Marcos paintings moved to museum
MANILA, Philippines–The Sandiganbayan has ordered the transfer of 13 paintings seized from the Marcos family to the custody of the National Museum after their present custodian, the Bangko Sentral ng Pilipinas (BSP), said it did not have the expertise to keep and maintain them.
In a Feb. 2 resolution, the antigraft court’s Special First Division named the National Museum as the official repository of the paintings that the National Bureau of Investigation (NBI) seized last September from the Marcos family’s San Juan City house.
The BSP also told the court it could not vouch for the authenticity and genuineness of the artworks, that include paintings ostensibly by European masters.
It said it had no suitable long-term storage plans for the paintings, some of which were showing signs of damage and deterioration.
The paintings, which were stored in BSP’s Compartment No. 12 after they were turned over by the NBI for safekeeping, are the subject of a pending case against the Marcoses who are alleged to have acquired them using embezzled state funds.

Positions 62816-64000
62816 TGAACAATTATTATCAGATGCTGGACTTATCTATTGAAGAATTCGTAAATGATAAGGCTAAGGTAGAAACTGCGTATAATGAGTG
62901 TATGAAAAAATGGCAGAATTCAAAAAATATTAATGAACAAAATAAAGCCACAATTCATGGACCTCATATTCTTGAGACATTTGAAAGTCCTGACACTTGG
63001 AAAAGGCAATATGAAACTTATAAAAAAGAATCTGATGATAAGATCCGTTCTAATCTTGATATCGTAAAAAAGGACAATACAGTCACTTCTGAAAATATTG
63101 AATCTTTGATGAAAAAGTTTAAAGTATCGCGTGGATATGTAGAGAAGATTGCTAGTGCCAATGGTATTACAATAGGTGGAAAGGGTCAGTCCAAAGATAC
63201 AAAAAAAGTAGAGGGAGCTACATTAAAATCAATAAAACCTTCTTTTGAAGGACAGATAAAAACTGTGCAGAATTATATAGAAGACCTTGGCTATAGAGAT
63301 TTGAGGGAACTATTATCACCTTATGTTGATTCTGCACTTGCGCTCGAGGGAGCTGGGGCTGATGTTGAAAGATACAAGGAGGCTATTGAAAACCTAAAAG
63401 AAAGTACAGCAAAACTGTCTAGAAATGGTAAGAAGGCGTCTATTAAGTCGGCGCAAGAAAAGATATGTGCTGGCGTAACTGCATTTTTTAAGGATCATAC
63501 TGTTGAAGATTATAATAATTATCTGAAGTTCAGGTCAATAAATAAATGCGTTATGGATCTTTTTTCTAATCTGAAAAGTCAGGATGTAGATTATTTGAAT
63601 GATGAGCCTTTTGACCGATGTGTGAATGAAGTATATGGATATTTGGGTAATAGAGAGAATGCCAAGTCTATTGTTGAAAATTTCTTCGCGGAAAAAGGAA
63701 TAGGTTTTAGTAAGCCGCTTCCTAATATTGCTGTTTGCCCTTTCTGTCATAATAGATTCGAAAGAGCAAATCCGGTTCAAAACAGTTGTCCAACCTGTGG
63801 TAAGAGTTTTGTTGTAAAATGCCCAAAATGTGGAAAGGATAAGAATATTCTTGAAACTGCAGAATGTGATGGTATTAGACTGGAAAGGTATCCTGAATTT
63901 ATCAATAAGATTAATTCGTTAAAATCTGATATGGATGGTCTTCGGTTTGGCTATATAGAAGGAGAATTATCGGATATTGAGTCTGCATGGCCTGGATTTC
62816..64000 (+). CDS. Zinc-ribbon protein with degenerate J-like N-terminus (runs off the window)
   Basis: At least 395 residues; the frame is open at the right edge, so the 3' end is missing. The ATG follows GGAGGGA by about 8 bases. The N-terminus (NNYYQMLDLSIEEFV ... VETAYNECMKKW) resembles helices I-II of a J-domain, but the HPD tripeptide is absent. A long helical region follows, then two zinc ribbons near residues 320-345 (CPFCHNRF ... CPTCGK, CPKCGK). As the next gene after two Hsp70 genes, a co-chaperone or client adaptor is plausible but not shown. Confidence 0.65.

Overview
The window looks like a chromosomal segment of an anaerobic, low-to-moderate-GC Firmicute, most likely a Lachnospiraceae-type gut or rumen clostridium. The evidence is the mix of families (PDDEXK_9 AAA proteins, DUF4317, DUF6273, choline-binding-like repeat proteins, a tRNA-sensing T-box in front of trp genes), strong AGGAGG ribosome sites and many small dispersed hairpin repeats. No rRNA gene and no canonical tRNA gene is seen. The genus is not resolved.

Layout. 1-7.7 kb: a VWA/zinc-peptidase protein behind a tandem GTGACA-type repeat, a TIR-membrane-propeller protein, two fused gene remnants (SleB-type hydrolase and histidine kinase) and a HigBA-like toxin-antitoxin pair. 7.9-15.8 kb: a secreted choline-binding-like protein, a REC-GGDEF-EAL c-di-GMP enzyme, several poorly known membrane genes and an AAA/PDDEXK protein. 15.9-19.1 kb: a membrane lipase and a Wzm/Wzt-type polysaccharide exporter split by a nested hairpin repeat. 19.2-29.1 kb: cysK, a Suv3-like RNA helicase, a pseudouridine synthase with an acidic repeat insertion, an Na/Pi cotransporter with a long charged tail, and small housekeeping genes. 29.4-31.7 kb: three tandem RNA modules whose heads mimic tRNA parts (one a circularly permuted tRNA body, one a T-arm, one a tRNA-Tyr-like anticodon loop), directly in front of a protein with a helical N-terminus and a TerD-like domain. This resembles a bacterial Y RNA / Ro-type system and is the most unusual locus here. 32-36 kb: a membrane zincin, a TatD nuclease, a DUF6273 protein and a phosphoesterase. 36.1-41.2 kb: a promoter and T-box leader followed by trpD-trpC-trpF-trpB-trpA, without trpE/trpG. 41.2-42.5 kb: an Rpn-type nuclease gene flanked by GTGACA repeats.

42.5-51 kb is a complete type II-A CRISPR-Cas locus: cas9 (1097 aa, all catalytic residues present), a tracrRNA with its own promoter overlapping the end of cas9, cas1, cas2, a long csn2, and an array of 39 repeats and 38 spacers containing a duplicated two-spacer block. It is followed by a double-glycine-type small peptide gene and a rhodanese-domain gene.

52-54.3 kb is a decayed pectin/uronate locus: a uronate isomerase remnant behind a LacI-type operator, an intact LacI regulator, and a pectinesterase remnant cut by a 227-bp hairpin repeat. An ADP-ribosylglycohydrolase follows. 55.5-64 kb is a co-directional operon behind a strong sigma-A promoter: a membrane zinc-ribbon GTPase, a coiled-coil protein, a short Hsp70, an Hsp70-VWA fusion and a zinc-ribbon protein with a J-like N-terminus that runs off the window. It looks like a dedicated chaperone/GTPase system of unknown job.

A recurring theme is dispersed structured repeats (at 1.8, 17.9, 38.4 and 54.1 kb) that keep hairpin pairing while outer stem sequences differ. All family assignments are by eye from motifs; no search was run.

In September, the antigraft court issued a garnishment order on 156 pieces of artwork by European artists after declaring them to be part of the ill-gotten assets of the late dictator Ferdinand Marcos and his family.
The court agreed with director Jeremy Barns that the National Museum, which had filed a manifestation, “has the technical, curatorial and organizational expertise needed to properly care for and manage the subject paintings.”
Barns told the court the museum could assist the Presidential Commission on Good Government (PCGG) and the Sandiganbayan in preserving the artwork while under the custody of the court until the ownership dispute shall have been resolved.
Nine other paintings displayed in the office of Ilocos Norte Rep. Imelda Marcos, the dictator’s widow, in the House of Representatives were also seized by court sheriffs.–Cynthia D. Balana
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